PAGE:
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What’s in a Name?

Your dog’s name may say more about you than about him or her

We love our dogs. Forty-six million of us share our homes with 78 million dogs. So when the constellation Sirius brings us the Dog Days of summer, Bay Weekly goes to the dogs to pander to that audience.
    Chuck or Chester; Cheyenne or Cassie; Mack, Magic, Max or Moe; Nipper or Norman; Roscoe or Rusty; Winston or Whiskey; Brandy or Bourbon; Brown Dog or Bruno; Poncho, Polly, Peaches or Peanuts; Sandy or Sophie; Sugar or Scamp; Snuffy or Sparky; Dexter, Tucker, Cooper or Caper. Slip Mahoney or Snaps, as Allen Delaney called his first dog, here decked out in Delaney’s first wife’s wedding veil ...
    Whatever we call our pets, the names we give them reveal the roles we assign them in our lives, according to Veterinary Pet Insurance’s interpretation of its database of more than 485,000 insured pets.
    Max, Bella, Bailey, Buddy, Molly, Lucy, Maggie, Chloe, Daisy, Charlie and Oliver top the list of both dog and cat names.
    “Given that pets are considered family members, it makes sense that pet owners are selecting human-oriented names like Max or Charlie,” supposed company spokesman Curtis Steinhoff.
    Of course, their enrollment in a pet insurance company means those pets are more babied by their humanizing owners than your average come-what-may animal companions.
    Still, the Bay Weekly anthology of pet names bolsters the notion that our pets, especially our dogs, are part of the family. Most of our dogs bear human names, if not exactly the ones we’d give to our children.    Movie reviewer and calendar editor Diana Beechener, named for Princess Diana, bestowed the name of a favorite movie character on her wire-haired fox terrier. She might, she said, want to call a kid Soze (short for Keyser Soze from The Usual Suspects), but she thought a dog might bear the name better.
    My Max and Moe are also family names, the beginning and end of Uncle Massimo Olivetti’s first name. Husband Bill Lambrecht would gladly have given either (or both) to kids, except we had dogs instead.
    I don’t know whether Uncle Max would have considered it an honor to share his name with dogs; he didn’t live to hear the connection. However, my mother Elsa couldn’t bear to name a pet after her brother Max, even when her beloved son-in-law Bill made the suggestion.
    Mother’s childless great friend Kay King, my godmother, named most of her dogs after girlfriends. There was always a Lindy and a Ginny, but somehow never an Elsa.
    Even sound-alikes can be too much to bear. Writer Sandy Anderson’s daughter changed a puppy’s name from Mandy to Nikki because her mother “was tired of thinking she was being yelled at.”
    Diana’s mother’s longtime friend Eve, on the other hand, probably thought it swell that a fox terrier she bred shared her name.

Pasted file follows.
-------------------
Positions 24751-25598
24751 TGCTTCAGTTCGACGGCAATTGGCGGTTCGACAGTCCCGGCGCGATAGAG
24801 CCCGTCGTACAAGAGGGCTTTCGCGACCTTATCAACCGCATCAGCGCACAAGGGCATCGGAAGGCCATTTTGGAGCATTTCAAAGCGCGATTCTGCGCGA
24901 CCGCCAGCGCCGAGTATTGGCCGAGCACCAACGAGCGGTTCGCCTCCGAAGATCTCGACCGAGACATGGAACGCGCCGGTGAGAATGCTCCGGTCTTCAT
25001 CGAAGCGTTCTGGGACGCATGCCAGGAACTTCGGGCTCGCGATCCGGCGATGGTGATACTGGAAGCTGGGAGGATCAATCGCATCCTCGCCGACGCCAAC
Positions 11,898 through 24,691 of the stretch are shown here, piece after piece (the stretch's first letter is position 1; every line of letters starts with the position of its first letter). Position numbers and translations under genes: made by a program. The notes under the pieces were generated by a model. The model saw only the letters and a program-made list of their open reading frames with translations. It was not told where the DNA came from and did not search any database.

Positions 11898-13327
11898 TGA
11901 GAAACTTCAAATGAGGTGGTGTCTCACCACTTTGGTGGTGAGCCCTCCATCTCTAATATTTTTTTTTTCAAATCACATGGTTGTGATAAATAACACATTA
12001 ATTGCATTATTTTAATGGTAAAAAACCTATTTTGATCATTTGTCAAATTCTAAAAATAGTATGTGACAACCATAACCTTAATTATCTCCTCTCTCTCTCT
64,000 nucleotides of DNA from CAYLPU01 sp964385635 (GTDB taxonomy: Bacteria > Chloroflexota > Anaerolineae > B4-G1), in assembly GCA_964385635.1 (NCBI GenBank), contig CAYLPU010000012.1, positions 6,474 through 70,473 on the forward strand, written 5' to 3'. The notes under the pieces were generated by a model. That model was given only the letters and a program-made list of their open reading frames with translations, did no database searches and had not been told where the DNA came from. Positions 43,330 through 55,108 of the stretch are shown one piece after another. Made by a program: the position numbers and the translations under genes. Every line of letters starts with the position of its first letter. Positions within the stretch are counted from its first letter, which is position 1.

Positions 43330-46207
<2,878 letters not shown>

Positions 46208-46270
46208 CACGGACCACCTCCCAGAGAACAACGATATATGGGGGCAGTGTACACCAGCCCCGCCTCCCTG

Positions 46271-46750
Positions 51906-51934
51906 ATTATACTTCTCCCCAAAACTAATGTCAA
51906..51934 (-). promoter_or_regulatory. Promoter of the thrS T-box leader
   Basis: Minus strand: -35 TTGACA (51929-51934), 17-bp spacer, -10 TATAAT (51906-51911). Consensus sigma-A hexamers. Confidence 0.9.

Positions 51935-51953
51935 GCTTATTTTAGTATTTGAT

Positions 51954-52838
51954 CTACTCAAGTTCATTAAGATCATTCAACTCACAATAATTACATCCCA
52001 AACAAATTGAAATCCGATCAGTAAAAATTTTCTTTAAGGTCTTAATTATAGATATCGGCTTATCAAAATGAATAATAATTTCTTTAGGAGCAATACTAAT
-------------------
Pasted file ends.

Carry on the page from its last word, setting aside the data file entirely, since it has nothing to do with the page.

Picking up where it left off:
All those Sophies, Chloes and Bellas — the names of girls both pretty and classy — must have alter-ego projections, don’t you think? Sporting Life columnist Dennis Doyle, companion of German shorthaired pointer Sophie, hasn’t answered me on that one.
    Before we started naming our dogs for people, we gave them the names of qualities we admire. Fido for fidelity; Lance for heroism; Lucky for a talisman; Phantom or Shadow for stealth; Trusty for dependability; Pal or Buddy for friendship.
    Bill Clinton named his chocolate Lab Buddy because, as President Harry Truman said, If you want a friend in Washington, get a dog.
    Thinking of Bill Clinton reminds me that dogs’ virtues aren’t the only qualities we admire, judging by the names we give our dogs. Rascal, Scamp, Caper, Bandit are all part of the anthology, proving we like it when our dog has spunk (Spunky) and spark (Sparky).
    Comedy and irony are part of the inspiration for a good dog name, if not always a good dog’s name. Husband Bill gave Slip Mahoney the perfect moniker for a beagle-German shepherd mix whose joy in life was giving everybody the slip while generally behaving like a Bowery Boy.
    It wasn’t for good looks that mother named my beloved childhood pound-pooch Fuddy Duddy.
    The naming impulse also rises from qualities too pronounced to be overlooked. It doesn’t take much guessing to figure how Nipper got his name. Brown Dog is another of those clear giveaways. Like Spot. Except the last Spot I knew was an all-white bichon frise.
    Sometimes, we just want to have fun, and nobody knows better than a dog how to have fun.
    That must be the impulse behind the names Coconut and the loan shark Chili Palmer, coonhounds belonging to dear friends of new ad rep Anje Sand.
    Cat names? Now that’s another story and one we promise to tell you another day.
    Till then, send us your favorite dog names, with pictures, please: editor@bayweekly.com.